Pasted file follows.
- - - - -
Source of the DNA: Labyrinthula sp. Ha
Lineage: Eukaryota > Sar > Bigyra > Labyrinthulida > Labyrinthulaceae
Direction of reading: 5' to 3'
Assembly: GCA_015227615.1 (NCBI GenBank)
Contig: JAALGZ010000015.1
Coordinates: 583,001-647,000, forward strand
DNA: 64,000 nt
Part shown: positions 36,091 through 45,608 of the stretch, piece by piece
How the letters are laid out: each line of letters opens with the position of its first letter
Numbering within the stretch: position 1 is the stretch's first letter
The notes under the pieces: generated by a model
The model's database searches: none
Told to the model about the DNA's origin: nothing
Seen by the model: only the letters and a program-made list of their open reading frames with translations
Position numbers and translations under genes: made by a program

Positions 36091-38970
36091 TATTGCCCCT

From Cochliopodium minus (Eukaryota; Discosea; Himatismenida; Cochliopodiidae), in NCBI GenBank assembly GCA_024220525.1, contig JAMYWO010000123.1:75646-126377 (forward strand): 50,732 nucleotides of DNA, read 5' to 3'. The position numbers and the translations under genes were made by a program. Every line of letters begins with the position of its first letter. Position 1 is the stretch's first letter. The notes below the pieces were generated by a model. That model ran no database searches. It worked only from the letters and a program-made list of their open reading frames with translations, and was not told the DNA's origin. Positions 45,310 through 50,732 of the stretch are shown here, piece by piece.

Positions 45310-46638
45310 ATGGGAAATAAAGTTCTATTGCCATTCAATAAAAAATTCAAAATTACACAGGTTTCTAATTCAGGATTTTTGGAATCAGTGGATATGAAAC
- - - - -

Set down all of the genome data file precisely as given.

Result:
Source of the DNA: Labyrinthula sp. Ha
Lineage: Eukaryota > Sar > Bigyra > Labyrinthulida > Labyrinthulaceae
Direction of reading: 5' to 3'
Assembly: GCA_015227615.1 (NCBI GenBank)
Contig: JAALGZ010000015.1
Coordinates: 583,001-647,000, forward strand
DNA: 64,000 nt
Part shown: positions 36,091 through 45,608 of the stretch, piece by piece
How the letters are laid out: each line of letters opens with the position of its first letter
Numbering within the stretch: position 1 is the stretch's first letter
The notes under the pieces: generated by a model
The model's database searches: none
Told to the model about the DNA's origin: nothing
Seen by the model: only the letters and a program-made list of their open reading frames with translations
Position numbers and translations under genes: made by a program

Positions 36091-38970
36091 TATTGCCCCT

From Cochliopodium minus (Eukaryota; Discosea; Himatismenida; Cochliopodiidae), in NCBI GenBank assembly GCA_024220525.1, contig JAMYWO010000123.1:75646-126377 (forward strand): 50,732 nucleotides of DNA, read 5' to 3'. The position numbers and the translations under genes were made by a program. Every line of letters begins with the position of its first letter. Position 1 is the stretch's first letter. The notes below the pieces were generated by a model. That model ran no database searches. It worked only from the letters and a program-made list of their open reading frames with translations, and was not told the DNA's origin. Positions 45,310 through 50,732 of the stretch are shown here, piece by piece.

Positions 45310-46638
45310 ATGGGAAATAAAGTTCTATTGCCATTCAATAAAAAATTCAAAATTACACAGGTTTCTAATTCAGGATTTTTGGAATCAGTGGATATGAAAC